I picked Joe Starita's "I Am a Man" from the library catalog because I need a Nebraska book for my Where Are Your Reading challenge, and the last few ones I tried didn't actually have anything to do with Nebraska. Starita's history of the Ponca tribe's struggles with the American government's constant treaty revisions and lies seemed safely Nebraskan, although I admit to having qualms when their reservation was accidentally given to the Lakota (yes, that's right) so the administration decided that the best thing to do was force all the Ponca to move to Oklahoma, which was clearly better than admitting to making a mistake.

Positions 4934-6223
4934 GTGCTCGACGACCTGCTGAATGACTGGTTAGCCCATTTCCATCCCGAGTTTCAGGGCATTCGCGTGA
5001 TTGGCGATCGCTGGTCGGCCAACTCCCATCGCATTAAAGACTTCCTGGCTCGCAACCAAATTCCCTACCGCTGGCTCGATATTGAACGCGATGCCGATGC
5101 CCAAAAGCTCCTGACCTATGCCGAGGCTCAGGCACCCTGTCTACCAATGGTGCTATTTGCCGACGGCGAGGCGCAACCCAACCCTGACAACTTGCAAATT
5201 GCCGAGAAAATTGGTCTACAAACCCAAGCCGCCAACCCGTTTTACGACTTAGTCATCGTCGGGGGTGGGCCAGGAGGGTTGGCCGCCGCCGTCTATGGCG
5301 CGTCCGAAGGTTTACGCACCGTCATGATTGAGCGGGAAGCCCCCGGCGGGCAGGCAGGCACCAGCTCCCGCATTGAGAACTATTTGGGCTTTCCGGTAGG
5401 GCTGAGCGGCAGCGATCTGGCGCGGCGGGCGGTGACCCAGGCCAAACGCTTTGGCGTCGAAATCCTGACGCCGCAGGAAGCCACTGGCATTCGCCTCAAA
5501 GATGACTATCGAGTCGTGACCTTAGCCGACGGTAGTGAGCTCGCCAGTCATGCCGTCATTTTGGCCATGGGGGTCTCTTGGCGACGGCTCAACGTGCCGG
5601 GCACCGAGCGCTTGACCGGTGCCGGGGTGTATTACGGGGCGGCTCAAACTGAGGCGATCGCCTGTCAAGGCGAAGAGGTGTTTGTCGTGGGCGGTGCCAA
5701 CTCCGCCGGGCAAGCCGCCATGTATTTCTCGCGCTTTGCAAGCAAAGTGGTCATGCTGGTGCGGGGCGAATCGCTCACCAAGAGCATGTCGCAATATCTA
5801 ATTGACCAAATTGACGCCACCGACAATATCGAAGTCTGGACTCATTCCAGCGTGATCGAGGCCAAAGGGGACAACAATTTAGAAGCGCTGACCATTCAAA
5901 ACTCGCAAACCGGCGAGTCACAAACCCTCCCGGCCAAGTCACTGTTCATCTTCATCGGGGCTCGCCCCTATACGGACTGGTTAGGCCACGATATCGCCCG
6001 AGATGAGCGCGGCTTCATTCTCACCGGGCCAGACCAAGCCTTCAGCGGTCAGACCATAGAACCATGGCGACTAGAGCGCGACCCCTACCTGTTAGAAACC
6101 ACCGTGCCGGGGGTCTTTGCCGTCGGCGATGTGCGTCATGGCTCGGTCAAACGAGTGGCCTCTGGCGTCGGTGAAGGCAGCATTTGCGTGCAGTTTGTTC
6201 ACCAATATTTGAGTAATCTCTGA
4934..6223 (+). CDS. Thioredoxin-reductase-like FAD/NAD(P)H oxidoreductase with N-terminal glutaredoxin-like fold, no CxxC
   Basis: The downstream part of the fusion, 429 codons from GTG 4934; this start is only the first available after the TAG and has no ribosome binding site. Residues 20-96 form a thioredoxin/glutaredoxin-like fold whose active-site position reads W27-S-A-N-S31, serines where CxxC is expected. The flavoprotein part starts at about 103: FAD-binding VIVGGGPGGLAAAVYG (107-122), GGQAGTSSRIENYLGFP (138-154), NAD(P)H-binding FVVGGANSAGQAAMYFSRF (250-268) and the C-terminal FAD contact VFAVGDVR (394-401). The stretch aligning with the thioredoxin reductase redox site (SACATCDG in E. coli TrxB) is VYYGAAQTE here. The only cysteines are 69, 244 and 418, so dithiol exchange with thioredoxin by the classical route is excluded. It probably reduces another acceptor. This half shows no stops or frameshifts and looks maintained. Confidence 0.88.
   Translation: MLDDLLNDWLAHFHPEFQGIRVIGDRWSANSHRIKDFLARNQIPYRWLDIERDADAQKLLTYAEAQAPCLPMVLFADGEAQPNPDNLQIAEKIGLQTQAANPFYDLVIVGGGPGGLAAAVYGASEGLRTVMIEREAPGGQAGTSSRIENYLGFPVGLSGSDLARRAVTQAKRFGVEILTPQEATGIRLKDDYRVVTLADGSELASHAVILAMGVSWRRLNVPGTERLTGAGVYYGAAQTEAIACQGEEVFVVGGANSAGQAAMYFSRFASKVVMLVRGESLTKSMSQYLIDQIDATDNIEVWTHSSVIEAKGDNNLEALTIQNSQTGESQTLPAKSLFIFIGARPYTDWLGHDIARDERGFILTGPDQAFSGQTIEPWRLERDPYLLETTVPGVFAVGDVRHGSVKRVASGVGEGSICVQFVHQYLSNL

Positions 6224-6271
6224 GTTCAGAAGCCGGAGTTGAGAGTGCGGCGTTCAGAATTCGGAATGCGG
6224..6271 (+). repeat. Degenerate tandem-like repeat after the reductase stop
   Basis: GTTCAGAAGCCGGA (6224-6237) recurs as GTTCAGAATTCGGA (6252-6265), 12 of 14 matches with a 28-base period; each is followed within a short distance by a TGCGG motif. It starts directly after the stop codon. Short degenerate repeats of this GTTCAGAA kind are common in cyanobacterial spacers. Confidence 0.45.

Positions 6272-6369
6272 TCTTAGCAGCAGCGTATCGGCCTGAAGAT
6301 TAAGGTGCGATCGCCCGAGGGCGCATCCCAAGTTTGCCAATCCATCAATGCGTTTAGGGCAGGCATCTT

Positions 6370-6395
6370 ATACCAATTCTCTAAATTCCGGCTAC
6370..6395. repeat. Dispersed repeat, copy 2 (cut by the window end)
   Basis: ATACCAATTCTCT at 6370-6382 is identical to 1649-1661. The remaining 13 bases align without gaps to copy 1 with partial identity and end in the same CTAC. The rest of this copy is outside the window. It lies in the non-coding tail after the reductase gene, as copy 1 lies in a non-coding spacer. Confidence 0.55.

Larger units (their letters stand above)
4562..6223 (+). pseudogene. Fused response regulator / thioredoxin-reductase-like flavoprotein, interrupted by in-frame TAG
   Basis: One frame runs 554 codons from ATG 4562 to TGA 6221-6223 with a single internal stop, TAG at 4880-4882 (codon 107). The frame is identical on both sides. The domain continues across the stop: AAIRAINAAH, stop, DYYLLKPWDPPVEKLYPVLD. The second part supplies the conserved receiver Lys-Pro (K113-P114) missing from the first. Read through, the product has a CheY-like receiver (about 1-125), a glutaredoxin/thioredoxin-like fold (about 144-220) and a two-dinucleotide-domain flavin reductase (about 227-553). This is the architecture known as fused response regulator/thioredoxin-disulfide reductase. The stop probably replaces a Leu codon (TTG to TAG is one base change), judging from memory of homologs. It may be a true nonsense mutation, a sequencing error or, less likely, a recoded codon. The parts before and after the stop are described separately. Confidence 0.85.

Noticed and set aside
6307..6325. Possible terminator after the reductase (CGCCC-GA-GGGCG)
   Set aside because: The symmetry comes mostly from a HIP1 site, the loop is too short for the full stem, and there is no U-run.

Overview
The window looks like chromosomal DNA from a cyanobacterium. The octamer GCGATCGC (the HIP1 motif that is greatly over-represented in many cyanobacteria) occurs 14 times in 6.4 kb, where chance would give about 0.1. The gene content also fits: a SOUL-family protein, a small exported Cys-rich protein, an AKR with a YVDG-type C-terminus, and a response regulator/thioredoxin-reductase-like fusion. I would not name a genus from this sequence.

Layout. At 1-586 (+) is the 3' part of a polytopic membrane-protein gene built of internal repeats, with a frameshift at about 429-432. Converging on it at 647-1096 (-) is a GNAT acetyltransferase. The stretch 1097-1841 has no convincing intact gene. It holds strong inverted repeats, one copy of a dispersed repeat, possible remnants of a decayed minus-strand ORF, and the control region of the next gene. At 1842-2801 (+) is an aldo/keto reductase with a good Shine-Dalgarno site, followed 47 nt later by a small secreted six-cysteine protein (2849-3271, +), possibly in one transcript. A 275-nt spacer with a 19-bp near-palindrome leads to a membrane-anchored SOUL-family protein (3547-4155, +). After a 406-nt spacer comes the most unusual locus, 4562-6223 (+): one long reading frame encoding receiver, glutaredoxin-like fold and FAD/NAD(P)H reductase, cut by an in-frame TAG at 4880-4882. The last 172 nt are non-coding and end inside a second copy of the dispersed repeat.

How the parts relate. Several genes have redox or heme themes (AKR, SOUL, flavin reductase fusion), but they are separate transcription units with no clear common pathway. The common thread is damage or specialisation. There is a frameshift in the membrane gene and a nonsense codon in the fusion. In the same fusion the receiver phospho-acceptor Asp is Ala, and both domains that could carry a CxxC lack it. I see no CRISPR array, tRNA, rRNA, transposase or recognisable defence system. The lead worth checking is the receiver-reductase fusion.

By that time I was less interested in qualifying for my challenge and genuinely caught up in the disaster wrecking upon Chief Standing Bear's people. Corruption, incompetence, and prejudice resulted in several horrific journeys causing the death of hundreds of people, especially young children. The last third of the book showed the legal struggles of Standing Bear; when he snuck back with the remnant of his family and was arrested for basically not dying, he found some legal help which established the right of Native Americans to sue in federal court (something the feds contested). One part of the legal decision involved legally declaring Indians to be human, which is frightening in that this was actually a contested point. The court battle ended with partial restoration of their home lands, although it let me to consider the issue of granting tribal lands to a tribe versus to individuals and maybe I'll read more about this (another Stream idea!). Starita did a good job describing the people and events involved to a popular audience, since I didn't have more than a basic knowledge of the history involved.